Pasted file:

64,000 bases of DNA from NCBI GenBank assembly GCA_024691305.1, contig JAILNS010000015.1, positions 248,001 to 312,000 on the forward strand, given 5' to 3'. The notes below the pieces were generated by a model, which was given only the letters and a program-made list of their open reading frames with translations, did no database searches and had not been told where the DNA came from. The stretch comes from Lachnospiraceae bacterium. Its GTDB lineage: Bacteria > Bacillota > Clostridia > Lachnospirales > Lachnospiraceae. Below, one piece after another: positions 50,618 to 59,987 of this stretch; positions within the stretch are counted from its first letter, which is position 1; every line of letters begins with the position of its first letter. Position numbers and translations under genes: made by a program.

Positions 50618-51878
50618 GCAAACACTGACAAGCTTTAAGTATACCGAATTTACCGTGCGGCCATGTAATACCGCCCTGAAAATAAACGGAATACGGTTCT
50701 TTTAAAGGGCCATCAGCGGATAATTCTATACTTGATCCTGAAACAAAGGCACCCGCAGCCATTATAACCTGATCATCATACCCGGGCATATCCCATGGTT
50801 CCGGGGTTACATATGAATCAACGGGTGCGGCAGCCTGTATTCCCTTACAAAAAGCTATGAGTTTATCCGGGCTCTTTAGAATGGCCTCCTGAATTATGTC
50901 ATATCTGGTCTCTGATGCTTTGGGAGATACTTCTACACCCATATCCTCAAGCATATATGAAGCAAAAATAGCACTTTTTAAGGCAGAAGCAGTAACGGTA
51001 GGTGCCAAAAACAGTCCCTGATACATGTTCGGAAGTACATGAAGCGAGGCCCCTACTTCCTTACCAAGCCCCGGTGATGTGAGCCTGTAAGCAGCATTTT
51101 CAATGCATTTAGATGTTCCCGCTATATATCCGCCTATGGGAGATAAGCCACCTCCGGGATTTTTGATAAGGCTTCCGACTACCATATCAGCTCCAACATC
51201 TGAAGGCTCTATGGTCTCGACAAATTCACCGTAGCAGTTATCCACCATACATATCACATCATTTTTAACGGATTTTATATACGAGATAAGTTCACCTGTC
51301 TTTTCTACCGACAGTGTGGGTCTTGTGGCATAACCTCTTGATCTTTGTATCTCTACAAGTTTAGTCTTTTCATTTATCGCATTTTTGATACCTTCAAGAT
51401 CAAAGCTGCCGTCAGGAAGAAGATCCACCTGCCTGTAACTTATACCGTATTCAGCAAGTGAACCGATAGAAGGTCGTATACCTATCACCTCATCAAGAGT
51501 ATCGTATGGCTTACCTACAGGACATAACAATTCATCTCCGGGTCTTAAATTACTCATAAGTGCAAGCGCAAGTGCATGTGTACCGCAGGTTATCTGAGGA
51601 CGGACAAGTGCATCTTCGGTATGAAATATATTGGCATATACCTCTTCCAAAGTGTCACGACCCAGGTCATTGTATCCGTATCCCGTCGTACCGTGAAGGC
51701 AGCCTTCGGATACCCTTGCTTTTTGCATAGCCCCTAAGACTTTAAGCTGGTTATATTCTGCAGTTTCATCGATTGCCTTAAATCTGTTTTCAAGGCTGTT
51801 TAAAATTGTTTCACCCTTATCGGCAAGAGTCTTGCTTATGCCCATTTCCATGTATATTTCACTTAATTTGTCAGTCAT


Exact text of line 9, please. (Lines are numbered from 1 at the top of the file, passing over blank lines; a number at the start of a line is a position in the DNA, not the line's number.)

51201 TGAAGGCTCTATGGTCTCGACAAATTCACCGTAGCAGTTATCCACCATACATATCACATCATTTTTAACGGATTTTATATACGAGATAAGTTCACCTGTC